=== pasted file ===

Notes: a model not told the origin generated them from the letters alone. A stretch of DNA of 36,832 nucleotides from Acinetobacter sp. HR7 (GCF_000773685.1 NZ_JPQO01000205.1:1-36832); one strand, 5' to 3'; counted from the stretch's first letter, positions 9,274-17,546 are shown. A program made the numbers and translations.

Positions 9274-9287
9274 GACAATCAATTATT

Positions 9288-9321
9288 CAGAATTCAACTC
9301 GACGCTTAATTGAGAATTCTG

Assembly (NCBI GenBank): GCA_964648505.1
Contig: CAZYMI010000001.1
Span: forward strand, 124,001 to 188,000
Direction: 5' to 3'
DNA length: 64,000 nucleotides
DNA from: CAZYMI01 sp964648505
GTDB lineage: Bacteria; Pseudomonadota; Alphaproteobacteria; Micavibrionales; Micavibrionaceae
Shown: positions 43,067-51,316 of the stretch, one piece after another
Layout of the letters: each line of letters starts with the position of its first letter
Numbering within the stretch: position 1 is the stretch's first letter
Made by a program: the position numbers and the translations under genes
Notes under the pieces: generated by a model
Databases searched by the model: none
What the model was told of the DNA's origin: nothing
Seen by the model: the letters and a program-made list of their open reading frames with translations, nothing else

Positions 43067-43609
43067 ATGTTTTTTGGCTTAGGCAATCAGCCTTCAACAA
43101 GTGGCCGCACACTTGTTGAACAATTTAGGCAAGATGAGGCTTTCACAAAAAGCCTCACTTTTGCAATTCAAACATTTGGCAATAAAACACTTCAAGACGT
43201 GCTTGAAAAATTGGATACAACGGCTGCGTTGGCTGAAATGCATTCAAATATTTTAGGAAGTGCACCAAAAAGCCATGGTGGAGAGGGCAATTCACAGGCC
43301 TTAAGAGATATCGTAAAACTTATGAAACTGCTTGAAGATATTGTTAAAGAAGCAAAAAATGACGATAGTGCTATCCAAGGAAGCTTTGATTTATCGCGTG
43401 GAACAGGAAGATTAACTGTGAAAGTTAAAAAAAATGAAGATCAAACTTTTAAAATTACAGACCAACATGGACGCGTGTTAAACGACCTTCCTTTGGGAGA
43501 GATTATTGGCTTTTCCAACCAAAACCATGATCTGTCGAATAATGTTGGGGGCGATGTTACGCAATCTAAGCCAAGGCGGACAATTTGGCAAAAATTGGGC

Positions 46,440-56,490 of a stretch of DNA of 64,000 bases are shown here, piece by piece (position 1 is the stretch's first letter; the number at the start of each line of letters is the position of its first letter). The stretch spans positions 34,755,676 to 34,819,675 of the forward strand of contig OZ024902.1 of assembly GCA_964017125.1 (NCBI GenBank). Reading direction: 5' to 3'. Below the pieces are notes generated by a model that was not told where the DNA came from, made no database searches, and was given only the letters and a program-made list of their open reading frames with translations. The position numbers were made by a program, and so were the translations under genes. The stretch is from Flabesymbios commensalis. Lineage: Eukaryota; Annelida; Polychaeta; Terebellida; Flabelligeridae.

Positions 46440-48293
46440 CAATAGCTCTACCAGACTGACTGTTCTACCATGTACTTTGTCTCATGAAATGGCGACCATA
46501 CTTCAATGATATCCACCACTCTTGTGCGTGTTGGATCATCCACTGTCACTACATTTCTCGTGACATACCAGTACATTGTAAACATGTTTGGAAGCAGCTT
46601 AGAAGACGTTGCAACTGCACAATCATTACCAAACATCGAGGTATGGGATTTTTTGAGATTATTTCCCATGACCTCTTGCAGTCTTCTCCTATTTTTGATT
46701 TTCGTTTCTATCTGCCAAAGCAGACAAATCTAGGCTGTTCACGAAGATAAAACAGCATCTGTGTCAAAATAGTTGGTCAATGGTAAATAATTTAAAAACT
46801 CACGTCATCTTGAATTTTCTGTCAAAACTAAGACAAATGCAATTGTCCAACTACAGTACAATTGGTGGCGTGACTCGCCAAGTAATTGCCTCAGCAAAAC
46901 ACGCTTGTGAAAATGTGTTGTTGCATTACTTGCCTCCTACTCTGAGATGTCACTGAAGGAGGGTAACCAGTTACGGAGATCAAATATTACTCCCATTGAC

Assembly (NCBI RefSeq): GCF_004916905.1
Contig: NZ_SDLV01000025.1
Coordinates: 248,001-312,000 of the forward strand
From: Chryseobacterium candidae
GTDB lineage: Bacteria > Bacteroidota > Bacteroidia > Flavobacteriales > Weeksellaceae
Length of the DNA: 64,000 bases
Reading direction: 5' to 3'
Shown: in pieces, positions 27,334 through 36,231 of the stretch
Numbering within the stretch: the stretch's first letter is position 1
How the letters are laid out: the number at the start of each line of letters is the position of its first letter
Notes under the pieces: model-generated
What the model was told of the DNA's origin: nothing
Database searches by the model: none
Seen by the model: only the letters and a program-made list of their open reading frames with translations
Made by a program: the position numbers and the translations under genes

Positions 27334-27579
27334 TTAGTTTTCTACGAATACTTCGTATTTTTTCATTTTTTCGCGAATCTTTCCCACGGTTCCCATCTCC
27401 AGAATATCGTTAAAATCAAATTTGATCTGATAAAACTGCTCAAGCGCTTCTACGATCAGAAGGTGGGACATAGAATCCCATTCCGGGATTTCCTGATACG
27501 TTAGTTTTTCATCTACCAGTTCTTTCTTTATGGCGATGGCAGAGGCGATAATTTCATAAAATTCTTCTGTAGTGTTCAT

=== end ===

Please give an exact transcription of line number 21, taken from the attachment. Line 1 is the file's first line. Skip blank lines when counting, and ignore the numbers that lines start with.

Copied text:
Seen by the model: the letters and a program-made list of their open reading frames with translations, nothing else